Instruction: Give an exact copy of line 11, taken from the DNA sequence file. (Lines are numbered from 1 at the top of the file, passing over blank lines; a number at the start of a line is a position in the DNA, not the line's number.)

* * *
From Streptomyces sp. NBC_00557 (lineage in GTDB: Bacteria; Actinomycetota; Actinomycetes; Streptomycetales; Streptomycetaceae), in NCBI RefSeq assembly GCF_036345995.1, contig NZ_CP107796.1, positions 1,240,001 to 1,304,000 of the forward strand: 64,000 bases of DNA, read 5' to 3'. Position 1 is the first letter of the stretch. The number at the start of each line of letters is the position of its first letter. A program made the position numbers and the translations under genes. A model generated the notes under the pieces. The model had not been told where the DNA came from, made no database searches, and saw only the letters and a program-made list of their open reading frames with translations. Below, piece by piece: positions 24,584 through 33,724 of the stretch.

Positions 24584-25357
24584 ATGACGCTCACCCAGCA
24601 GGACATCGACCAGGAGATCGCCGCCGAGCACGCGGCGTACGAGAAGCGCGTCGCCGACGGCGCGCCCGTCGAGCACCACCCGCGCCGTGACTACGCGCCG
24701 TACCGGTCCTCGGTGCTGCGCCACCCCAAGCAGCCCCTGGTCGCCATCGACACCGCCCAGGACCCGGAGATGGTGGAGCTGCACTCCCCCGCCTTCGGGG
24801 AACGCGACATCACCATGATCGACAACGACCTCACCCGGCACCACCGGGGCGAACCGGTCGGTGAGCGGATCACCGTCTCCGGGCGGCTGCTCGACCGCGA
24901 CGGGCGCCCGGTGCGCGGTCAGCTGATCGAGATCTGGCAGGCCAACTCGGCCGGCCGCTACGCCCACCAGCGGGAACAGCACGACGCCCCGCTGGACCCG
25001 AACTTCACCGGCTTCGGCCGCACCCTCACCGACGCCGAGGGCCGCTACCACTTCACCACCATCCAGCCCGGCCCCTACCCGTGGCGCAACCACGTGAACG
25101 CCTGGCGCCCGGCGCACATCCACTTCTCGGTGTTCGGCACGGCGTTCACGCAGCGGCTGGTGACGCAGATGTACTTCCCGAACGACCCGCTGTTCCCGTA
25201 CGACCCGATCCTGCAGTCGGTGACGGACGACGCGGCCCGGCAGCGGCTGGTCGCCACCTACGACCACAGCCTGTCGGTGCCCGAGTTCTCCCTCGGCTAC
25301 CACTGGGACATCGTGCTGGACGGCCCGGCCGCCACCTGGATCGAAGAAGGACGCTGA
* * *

25301 CACTGGGACATCGTGCTGGACGGCCCGGCCGCCACCTGGATCGAAGAAGGACGCTGA